Good backups are not just about getting your files and folders back; good backups are all about making your business work the way it used to before you had that crash in the first place, with everything put back just the way it was before something crashed. Good backup systems test themselves and are monitored to ensure they are always doing their job. Asking your vendor the right questions when selecting a backup system will ensure you are protected and get up and running after a crash in hours or days instead of weeks or months.
1. Backups – File-only
The most common backup scenario deployed today focuses only on the business data, that is to say – the files and data created by the user after the system was installed and set up, but not the programs, settings, and operating environment. File-only backup captures files in a way that you can quickly recover from the loss of a few files or a small database, but leave you exposed to days or weeks of downtime if a computer or server crashes.
In the event of a disaster such as failure of the computer or server, or a more catastrophic loss such as fire or flood, the restoration process might look like this:
First, repair or replace the defective computer or server. Load an operating system capable of supporting all of the line of business applications. Update the operating system with all of the security patches, install antivirus, install all of the business applications, and run all of those updates. On a desktop computer this might take 1 to 3 days, on a server this process can easily take at least a week depending on how many users need to be set up again, on the availability of parts, and whether or not you have a contract with a service provider.
Sometimes, the software that needs to be restored is old enough that it is hard to replace, or cannot be loaded on newer systems. In this case, restoring from a failure may also include costly, unexpected software purchases and the down-time associated with employees learning to use the new versions of software.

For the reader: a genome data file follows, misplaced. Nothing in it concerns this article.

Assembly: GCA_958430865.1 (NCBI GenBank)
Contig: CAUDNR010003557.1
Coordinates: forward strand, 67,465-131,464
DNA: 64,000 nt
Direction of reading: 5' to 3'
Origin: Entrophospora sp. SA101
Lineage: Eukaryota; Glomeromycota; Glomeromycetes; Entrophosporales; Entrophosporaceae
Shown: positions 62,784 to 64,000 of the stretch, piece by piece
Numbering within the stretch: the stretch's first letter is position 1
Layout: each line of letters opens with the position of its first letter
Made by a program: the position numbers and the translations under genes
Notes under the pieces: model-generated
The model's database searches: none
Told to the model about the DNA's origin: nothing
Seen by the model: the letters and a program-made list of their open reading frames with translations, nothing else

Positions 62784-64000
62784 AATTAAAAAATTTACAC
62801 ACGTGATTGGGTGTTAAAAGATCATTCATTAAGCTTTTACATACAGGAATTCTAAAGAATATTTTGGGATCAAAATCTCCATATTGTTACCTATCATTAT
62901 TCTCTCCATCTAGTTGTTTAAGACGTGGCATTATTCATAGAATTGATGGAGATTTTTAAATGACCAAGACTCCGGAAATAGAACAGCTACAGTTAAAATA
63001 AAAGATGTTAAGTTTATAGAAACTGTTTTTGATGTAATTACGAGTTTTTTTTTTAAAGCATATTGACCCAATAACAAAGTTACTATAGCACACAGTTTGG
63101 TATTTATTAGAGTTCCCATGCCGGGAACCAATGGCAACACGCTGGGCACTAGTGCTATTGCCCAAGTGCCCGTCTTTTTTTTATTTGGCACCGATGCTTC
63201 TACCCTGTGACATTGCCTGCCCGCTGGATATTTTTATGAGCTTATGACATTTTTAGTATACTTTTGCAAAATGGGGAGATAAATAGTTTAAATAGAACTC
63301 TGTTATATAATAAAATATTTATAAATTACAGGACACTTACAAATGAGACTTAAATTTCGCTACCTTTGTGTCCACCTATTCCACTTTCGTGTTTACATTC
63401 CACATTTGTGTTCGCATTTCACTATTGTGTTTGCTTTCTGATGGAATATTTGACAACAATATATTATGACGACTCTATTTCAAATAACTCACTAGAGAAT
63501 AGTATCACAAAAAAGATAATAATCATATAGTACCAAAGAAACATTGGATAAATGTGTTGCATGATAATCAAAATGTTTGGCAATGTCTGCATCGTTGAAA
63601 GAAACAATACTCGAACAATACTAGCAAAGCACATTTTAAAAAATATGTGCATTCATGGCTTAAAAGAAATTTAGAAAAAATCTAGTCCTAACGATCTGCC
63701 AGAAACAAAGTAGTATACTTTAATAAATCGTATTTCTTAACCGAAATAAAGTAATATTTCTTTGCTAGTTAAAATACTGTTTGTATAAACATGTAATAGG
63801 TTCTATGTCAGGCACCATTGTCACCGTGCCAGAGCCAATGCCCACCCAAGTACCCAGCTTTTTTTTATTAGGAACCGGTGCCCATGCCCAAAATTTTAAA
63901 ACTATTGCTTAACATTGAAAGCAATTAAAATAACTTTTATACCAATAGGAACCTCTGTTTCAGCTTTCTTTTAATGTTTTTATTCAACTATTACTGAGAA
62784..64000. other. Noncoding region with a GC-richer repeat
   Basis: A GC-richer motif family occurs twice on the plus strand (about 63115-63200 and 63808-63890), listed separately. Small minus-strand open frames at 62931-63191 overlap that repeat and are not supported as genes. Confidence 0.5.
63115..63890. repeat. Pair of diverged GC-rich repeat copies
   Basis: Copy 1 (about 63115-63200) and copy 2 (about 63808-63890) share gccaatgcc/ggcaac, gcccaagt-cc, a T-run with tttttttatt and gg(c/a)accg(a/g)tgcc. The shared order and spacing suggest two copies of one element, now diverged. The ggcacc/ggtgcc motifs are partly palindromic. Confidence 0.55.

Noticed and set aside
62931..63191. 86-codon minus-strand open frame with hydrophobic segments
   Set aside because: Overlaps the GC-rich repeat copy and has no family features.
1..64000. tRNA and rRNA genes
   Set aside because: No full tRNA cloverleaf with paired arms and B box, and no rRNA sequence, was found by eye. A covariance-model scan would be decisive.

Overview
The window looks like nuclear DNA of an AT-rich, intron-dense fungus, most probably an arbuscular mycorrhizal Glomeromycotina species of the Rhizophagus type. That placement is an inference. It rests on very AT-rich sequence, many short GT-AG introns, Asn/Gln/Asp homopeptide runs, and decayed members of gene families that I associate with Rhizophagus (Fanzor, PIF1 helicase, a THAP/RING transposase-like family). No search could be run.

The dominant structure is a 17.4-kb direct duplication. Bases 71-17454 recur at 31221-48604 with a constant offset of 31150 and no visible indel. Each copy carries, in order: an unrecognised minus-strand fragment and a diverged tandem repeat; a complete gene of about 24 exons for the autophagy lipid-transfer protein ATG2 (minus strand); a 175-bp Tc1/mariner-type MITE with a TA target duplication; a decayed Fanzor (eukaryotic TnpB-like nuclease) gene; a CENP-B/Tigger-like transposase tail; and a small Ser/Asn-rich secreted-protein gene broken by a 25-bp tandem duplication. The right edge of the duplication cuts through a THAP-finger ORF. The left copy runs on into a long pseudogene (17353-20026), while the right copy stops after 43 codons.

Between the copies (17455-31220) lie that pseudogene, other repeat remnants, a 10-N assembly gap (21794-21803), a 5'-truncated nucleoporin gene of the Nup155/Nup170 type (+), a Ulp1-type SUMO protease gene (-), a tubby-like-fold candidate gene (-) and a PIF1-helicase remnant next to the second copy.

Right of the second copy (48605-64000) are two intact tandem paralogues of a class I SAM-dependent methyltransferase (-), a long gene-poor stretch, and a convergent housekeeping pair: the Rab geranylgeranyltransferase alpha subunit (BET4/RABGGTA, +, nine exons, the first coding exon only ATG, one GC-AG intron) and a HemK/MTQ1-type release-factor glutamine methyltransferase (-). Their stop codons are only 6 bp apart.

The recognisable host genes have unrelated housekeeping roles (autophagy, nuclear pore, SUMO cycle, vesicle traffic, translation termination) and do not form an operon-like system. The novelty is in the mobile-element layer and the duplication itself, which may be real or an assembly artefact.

Next, all of the files need to be restored. If restoring from the cloud, we have seen this typically take a few days to a week or two, but if restoring from a local copy of backups, usually no more than a day.
2. Backups – System Image
More commonly, businesses are turning to “system image” backups to protect themselves. A system image backup captures the whole system – the files, the operating system, all of the programs, all of the settings, all of the user accounts – everything! Restoring from system image backups involves taking the most recent system image snapshot and reinstalling it on the existing, repaired computer or server, or purchasing new equipment and making small modifications in the system image so that it can be restored on different hardware. Since all of the programs, data, operating system, settings, and accounts are preserved in a system image backup, the business can be put back together just like it was before the crash. Recovery from image backups is measured in hours or days, depending on if recovering a simple computer or a batch of servers.
With most system image backup solutions you can add a replication feature. With a replication feature, you can stream a copy of your backup image offsite to another location, excellent protection against flood and fire. Many business owners will keep an appliance at their homes and configure their server to stream a complete snapshot of their servers at the office to the appliance at their home. In the event of a disaster, the appliance can stand-in for the server, or can be brought to the office and a new server rebuilt from the images on the appliance. Rather than keeping backups “on the cloud” for hackers to steal, business owners and managers find that keeping the backups “at their other office” (if they have more than one office), or on an appliance at the owner’s home provides a level of comfort and security unachievable by keeping private data on public cloud servers.
4. Testing and Monitoring
Whether you choose File-Only backups or System Image backups for your business, be sure to always test your backups – make sure the integrity of the backups is intact. Many automatic backup systems fail without giving alarm, so it is also important to actively monitor your backups system. Do you know of any stories where a company thought its backups were running, only to find out when they really needed it – it had failed? Regular testing and monitoring will ensure this won’t happen to you.